That’s fine and all, but I’m not sure what the significance of this is supposed to be. Can you help me unpack this?

Sorry, I meant that the substance of the video does nothing to establish Genesis 1-3 as prophecy. At best it means that there was a culture memory of how the land used to be. It makes a lot of sense for Genesis 1-3 to describe a world that no longer exists, it would be stranger if they described the world as of 500 BCE.

(RiderOnTheClouds) #12

It means that the story of Eden could have a basis in reality.

(Matthew Pevarnik) #13

Righto. But the problem is that you can do this with nearly every ancient cosmogony story. As per geologist David Montgomery who wrote a book called The Rocks Don’t Lie:

“To me, that [factual basis for tales that virtually everyone considered fables] was one of the real eye openers,” Montgomery told me recently. “I was pretty astounded to find that when you start reading” those stories and looking at the underlying geology, “some of them start to make more sense rather than less.”

Of course, people tell stories of events that took place hundreds or even thousands of years ago. It seems unlikely that the details have been passed down accurately for that long. But unlikely or not, it seems to be true. “How long could stories of a great flood survive oral transmission from one generation to the next?” he writes. “Examples of stories that have been passed down through oral transmission for thousands of years have been reported from several continents. My favorite is a Klamath Indian story, recorded in 1865. It provides a compelling eyewitness account of the eruption of Mount Mazama, which formed Oregon’s Crater Lake more than 7,600 years ago.”

Arguably, such a story by the same metric as IP presented is far more impressive than squinting at some rivers in ancient reconstructions as this was a very long oral transmission with accurate geological details for over 7,000 years. At best, the Eden story was orally transmitted for a few thousand (or at least details of what Eden used to be like).

(Phil) #14

Of course, if you believe a literal physical Eden, you probably also believe in a literal physical worldwide flood, and if Eden were in the Middle East, it would physically be beneath thousands of feet of sedimentary rocks.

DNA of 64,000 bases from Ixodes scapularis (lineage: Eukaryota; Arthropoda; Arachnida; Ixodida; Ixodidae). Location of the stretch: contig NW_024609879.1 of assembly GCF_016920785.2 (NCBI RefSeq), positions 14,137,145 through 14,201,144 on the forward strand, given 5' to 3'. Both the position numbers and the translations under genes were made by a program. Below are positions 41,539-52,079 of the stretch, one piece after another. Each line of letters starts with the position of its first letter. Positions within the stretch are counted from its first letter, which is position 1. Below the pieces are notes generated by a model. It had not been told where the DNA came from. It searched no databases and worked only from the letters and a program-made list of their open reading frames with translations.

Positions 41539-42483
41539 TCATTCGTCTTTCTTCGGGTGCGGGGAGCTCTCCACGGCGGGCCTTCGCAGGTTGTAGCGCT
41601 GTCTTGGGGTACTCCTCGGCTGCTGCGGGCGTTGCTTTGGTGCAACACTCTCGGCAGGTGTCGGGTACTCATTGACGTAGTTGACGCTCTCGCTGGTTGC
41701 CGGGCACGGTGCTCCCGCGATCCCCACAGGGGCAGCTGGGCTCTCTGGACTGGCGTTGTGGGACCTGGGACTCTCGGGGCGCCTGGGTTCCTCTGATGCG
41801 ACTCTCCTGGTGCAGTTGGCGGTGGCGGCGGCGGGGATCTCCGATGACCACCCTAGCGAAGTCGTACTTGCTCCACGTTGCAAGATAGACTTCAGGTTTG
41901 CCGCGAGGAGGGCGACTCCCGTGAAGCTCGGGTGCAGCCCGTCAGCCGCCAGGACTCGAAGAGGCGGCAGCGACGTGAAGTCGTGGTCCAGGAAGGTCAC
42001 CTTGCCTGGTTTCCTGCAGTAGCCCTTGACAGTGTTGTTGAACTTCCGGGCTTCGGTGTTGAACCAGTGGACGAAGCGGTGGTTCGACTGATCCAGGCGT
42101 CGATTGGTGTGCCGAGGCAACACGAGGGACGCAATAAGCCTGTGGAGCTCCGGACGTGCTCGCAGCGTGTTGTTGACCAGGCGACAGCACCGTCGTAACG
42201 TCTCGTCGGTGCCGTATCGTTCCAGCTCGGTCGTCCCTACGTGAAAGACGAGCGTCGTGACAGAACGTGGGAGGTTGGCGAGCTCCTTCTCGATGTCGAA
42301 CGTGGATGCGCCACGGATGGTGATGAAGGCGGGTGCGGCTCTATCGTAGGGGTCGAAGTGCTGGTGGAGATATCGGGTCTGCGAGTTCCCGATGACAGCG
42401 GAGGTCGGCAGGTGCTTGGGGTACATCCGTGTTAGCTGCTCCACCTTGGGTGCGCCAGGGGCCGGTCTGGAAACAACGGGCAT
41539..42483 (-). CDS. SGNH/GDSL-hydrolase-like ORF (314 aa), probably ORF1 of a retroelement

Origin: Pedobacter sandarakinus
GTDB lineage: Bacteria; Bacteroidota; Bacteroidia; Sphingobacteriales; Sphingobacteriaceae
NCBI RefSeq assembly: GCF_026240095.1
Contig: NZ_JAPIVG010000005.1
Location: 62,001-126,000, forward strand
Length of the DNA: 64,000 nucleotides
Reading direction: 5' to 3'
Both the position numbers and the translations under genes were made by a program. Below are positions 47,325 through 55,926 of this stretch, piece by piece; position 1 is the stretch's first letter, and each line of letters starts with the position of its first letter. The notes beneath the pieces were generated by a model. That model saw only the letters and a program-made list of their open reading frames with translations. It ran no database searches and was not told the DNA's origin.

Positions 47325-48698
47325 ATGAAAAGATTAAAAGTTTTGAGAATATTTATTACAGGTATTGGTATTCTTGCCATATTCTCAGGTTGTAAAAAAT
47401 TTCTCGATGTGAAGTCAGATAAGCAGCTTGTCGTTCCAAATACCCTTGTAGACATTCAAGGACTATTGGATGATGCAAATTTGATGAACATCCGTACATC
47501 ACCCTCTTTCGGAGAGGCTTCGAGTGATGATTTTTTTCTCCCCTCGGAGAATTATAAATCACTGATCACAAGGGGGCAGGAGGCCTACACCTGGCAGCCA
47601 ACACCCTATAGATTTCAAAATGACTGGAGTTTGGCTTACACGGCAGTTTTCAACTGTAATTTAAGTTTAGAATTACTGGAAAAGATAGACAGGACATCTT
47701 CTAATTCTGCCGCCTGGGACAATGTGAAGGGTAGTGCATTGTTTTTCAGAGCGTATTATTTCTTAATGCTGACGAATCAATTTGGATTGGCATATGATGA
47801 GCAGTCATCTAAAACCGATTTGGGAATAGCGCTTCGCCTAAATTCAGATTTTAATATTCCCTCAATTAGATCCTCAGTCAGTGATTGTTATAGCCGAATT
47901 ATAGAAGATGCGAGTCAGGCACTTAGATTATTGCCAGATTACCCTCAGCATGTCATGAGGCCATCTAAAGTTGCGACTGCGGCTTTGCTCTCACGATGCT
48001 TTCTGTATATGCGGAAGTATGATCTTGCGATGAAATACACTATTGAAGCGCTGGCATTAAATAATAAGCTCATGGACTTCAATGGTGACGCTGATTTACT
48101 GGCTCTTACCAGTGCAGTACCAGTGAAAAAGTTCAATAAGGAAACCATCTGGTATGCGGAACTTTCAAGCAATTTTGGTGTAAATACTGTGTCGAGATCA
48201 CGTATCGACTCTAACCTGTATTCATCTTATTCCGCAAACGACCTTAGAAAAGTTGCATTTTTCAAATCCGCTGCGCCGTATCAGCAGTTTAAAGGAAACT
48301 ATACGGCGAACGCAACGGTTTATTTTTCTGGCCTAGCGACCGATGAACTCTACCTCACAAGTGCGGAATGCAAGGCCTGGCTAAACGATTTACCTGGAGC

(RiderOnTheClouds) #15

No, I don’t believe in a worldwide flood, nor does John Walton.

(Matthew Pevarnik) #16

Technically one could be an OEC concordist and argue for a literal physical Eden with a regional flood, i.e.:

(Phil) #17

True, that. But sort of odd to believe in actual talking snakes and magic trees, but choke on a world wide flood.

(Tim) #18

If Zoroaster is the non-biblical “Noah”, we have such religious oral tradition older than the Hebrew’s Bible. The writings may be arguably the same age. I would say there is a greater chance of that being the oral tradition of Noah and the antediluvian earth than Genesis.

The Mesopotamian’s historical account starts at the Flood. The Enuma Elish is about their god who recently re-arranged the solar system. The Flood being a tame version of the account because the Hebrews claimed their descendants lived through the cataclysmic event. But the Mesopotamians claimed that humans came after the moon event. Sounds like today’s notion that the moon was formed millions of years before humanity. However, the Mesopotamians thought this god actually lived among them, and was benevolent until the Sodom event. Which also coincides with the physical appearance of God to Abraham. Today we do not even accept the Flood, much less that there was a more substantial spiritual envolment in humanity at one time. This history got lost in the mythology of the early religions. Which being dogmatic in form, held a tighter mysticism than any actual history as viewed today in western philosophy.

Not viewing the Bible as the closest proximation of history is as foolish as getting history from the news media. But sometimes that is all humans can tolerate. God gave Moses enough history to establish God’s plan in written form. But scribes and the written account happened before the Palestinian incursion. That it was constant during the kingdom years is another matter altogether. Sometimes the king killed as many scribes as could be found, and tried to destroy the written account. Sometimes a king would seek after God. Sounds about like the current political climate in the US.

God was not giving Moses a prophecy. God gave him an accurate account of God’s plan for the human experience and the allowance of free will.

(RiderOnTheClouds) #19

You (i assume) believe a man who was born of a virgin came back from the dead.

(system) closed #20

This topic was automatically closed 6 days after the last reply. New replies are no longer allowed.